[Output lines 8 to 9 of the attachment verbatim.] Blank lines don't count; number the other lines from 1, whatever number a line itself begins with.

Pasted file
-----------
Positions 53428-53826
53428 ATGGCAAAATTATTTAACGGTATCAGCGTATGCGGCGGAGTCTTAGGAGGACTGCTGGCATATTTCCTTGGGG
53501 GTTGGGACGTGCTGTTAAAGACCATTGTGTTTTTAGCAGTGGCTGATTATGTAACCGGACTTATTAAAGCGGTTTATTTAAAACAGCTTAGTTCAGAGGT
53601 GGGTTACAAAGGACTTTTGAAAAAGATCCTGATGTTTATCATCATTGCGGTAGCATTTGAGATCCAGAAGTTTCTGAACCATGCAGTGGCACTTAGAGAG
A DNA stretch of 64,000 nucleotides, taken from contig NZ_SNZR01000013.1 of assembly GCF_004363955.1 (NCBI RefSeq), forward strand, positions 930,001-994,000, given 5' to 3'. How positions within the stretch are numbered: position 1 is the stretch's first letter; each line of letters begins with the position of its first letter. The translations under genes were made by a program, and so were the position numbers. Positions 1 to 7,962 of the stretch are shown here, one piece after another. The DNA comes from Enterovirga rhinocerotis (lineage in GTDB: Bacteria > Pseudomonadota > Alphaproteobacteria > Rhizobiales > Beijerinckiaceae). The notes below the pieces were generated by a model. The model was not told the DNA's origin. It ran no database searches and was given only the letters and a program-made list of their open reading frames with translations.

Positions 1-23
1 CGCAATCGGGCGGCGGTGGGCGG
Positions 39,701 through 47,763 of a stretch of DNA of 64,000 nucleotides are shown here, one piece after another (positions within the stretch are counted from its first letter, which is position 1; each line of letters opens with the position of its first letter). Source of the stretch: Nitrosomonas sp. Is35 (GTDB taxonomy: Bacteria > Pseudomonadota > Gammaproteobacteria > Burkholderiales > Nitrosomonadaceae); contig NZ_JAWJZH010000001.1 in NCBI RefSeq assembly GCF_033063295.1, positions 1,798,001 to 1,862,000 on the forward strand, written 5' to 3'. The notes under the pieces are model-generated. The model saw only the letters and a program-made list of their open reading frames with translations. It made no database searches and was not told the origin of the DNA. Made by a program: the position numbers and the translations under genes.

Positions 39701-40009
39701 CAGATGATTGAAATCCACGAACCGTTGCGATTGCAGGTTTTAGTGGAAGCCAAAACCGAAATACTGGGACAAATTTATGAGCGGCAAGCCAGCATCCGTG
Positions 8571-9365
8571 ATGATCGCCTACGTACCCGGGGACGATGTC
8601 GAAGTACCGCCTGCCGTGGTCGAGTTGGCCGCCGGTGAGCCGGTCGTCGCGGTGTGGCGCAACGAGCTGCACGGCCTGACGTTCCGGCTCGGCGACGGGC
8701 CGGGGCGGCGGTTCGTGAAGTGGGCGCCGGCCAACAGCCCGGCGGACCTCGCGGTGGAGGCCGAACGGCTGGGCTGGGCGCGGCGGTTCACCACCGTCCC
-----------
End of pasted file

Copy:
Positions 39,701 through 47,763 of a stretch of DNA of 64,000 nucleotides are shown here, one piece after another (positions within the stretch are counted from its first letter, which is position 1; each line of letters opens with the position of its first letter). Source of the stretch: Nitrosomonas sp. Is35 (GTDB taxonomy: Bacteria > Pseudomonadota > Gammaproteobacteria > Burkholderiales > Nitrosomonadaceae); contig NZ_JAWJZH010000001.1 in NCBI RefSeq assembly GCF_033063295.1, positions 1,798,001 to 1,862,000 on the forward strand, written 5' to 3'. The notes under the pieces are model-generated. The model saw only the letters and a program-made list of their open reading frames with translations. It made no database searches and was not told the origin of the DNA. Made by a program: the position numbers and the translations under genes.

Positions 39701-40009